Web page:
Is Grindr Sharing your HIV Status with China?

Is Grindr Sharing your HIV Status with China?

According to NBC News, Grindr may be under investigation by the U.S. Committee on Foreign Investment — though this may have been going on since summer of 2018.

The committee, an interagency group led by the Treasury Department that oversees foreign acquisitions of U.S. companies, allegedly began investigating Grindr as early as July 2018, shortly after the gay hookup app was acquired by a Chinese gaming company.

Apparently, the company initially raised eyebrows after an internal company email sent to a few Grindr employees by the company’s new president, Scott Chen, was leaked. In the email, which NBC published a copy of, Chen addresses concerns over a new intern — who also happens to be an HIV researcher for China’s equivalent of the U.S. Centers for Disease Control and Prevention.

On July 3, 2018, Chen informed three Grindr employees that Yiming Shao was interested in working with Grindr, and wrote an email to these employees (obtained by NBC News) that suggested putting a full-time “intern” in Grindr’s West Hollywood, Calif., headquarters to do research and work on a paper about HIV prevention that would be co-published with the company. 

“They are attracted by our brand, reach, and data,” Chen wrote in the leaked email. “We need to be extremely careful about their data request. Yiming is head of HIV prevention in China CDC. We can’t let people say this is about ‘sharing user data with the Chinese government.’”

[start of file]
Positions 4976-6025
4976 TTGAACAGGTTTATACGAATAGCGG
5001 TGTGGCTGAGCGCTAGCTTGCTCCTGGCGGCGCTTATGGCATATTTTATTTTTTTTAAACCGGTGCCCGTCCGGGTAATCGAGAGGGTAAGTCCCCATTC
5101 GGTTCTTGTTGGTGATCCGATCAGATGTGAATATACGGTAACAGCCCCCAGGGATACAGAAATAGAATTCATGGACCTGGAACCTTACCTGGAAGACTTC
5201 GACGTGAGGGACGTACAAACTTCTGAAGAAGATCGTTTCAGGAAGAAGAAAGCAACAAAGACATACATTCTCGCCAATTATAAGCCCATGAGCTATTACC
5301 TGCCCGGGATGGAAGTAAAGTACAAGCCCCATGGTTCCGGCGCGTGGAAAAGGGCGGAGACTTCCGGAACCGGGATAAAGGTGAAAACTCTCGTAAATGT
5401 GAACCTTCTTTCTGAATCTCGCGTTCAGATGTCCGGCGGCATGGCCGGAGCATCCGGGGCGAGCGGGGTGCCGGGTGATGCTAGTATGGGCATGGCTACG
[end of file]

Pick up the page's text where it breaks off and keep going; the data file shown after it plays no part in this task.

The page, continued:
Allegedly, the U.S. government got ahold of this info and began its investigation into the company shortly after, though Committee officials did not respond to NBC News’s requests for comment or acknowledge that it had opened an investigation.

Grindr, which has more than three million daily users, was wholly acquired by China’s Beijing Kunlun Tech Co. in January 2018 — and the deal immediately caused concern among national security experts and privacy advocates, who worried that China could use potentially embarrassing or sensitive private data from the app for espionage purposes.

Some fear, for example, that the Chinese government might be able to find out the HIV status of U.S. military or security personnel who use Grindr.

A spokesperson for Grindr declined to comment on the federal committee’s investigation and said in an email to NBC that the company “never disclosed any user data (regardless of citizenship) to the Chinese government nor do we intend to.”

“Grindr and the Grindr for Equality team periodically engage in discussions with highly respected national and international health organizations and researchers, including to help stem the spread of the deadly HIV epidemic,” the email added. “Regardless of emails you may have regarding a very preliminary internal discussion, Grindr has never engaged any intern associated in any way with the Chinese government.”

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